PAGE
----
Should My Next Company Car Be Electric?

Hello from a pretty dull and foggy Tramore. No sign of the Seagulls. They are not about yet as they must still think it is early morning. They’ll still be able to scavenge for fallen chips on the prom.

There have been some major exciting sporting moments since. The fall of the Dublin empire was the most noticeable and shocking. I watched that and the first half was sleep-inducing. Dublin were brilliant and Mayo were chasing shadows. The result was a foregone conclusion and the panel at halftime was ready to pack up and go home. Mayo pulled a few points back in the third quarter and Dublin didn’t score, as far as I remember. What happened after was amazing. James Horan made a brave call taking off Aidan O’Shea and Mayo decided to run at and attack the Dubs. They reeled off a few points in a row but still trailed. The Dubs were making mistakes and putting in some heavy hits too. It all came down to the skill and guts of the Mayo keeper to nail a 45, on the second attempt, to bring the game to extra time. Mayo didn’t let up and their win was a deserved victory. It was only right that they would be the team to bring the Dublin run to an end. They suffered the most at the hands of the Dubs.

Over the last few weeks, we did a series of blogs on a tax strategy for your business. For last week’s one see here

This week a client’s query provided the idea for our blog. Our client is looking to buy an electric car through his company and he had a few queries around BIK, grants, etc. We will look at

  • Why an Electric Vehicle [EV]
  • Benefit in Kind [BIK]
  • Charging equipment etc
  • Changes in 2023
  • Summary

Why an EV?

EY did a recent survey of 9,000 people across 13 countries. It found that more than 40% of consumers that will buy a car in the next 12 months will buy an EV. Also notable was that of those that already owned an EV 80% would buy an EV again. The main reason for this increase is greater environmental awareness. People are willing to pay a premium to switch to green motoring. The main concerns about going electric were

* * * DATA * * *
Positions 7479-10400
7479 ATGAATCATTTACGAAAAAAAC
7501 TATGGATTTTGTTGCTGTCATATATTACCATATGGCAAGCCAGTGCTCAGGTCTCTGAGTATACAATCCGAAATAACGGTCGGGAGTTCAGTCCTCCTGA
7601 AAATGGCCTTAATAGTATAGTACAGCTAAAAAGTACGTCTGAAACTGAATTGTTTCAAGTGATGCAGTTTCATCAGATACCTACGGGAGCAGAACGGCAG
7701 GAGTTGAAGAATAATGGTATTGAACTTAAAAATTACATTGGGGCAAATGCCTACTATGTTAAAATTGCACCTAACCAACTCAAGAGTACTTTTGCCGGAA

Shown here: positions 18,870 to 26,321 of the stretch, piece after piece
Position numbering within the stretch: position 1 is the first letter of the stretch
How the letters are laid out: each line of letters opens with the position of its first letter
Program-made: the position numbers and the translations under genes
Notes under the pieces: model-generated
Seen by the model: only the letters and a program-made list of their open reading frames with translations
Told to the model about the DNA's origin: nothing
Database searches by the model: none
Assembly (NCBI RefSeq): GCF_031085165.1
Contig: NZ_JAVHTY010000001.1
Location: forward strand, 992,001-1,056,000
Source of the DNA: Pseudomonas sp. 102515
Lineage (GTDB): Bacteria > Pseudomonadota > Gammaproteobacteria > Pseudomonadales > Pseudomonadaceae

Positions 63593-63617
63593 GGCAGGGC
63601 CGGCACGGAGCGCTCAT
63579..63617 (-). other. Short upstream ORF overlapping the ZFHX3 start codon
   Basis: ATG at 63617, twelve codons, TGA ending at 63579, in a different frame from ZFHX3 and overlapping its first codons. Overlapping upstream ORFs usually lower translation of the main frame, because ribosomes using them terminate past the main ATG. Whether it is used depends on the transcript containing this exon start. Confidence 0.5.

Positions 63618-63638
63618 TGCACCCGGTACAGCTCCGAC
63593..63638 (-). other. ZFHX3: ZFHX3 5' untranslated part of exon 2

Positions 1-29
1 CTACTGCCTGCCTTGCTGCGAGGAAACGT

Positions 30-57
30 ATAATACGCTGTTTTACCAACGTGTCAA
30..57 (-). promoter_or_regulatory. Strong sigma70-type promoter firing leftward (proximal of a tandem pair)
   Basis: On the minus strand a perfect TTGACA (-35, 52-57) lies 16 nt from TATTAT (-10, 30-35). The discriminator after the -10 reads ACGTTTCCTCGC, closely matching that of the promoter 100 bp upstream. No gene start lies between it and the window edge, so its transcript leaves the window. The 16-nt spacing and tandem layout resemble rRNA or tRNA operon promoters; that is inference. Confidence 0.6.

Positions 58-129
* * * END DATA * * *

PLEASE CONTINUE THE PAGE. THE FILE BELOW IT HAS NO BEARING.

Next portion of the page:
• the charging infrastructure and
  • speed of charging

An electric vehicle derives its motive power only from an electric motor. Hybrid vehicles are not electric vehicles.

While there was greater demand in Ireland for EV’s the demand in other countries was higher. Norway is one of the frontrunners to adapt, where at least one in every two vehicles purchased is a battery EV. See the Irish Times article on this here

Benefit in Kind [BIK]

There was a full exemption to BIK on any EV first provided to an employee during the 2018 year of assessment. The exemption applies to new and used EVs, regardless of the original market value [OMV] of the vehicle. The BIK exemption depends on when the EV is first provided to the employee for the employee’s private use. If provided in the period 10th October 2017 to 9th October 2018 the BIK position for the employee is as follows

  1. Fully exempt from BIK in the period 1 January 2019 to 31 December 2020, irrespective of the OMV of the vehicle
  2. Fully exempt from BIK in the period from 1 January 2021 to 31 December 2022, where the OMV of the vehicle does not exceed €50,000, and
  3. Partially exempt from BIK in the period from 1 January 2021 to 31 December 2022, where the OMV of the vehicle exceeds €50,000

Where an EV is first provided to an employee for private use either before the 10th October 2017 or on or after the 10th October 2018, the BIK position is

  • fully exempt from BIK in the period from 1 January 2019 to 31 December 2022, where the OMV of the vehicle doesn’t exceed €50,000
  • partially exempt from BIK in the period from 1 January 2019 to 31 December 2022, where the OMV of the vehicle exceeds €50,000

To get the partial exemption you reduce the OMV by €50,000 to get the cash amount of the vehicle.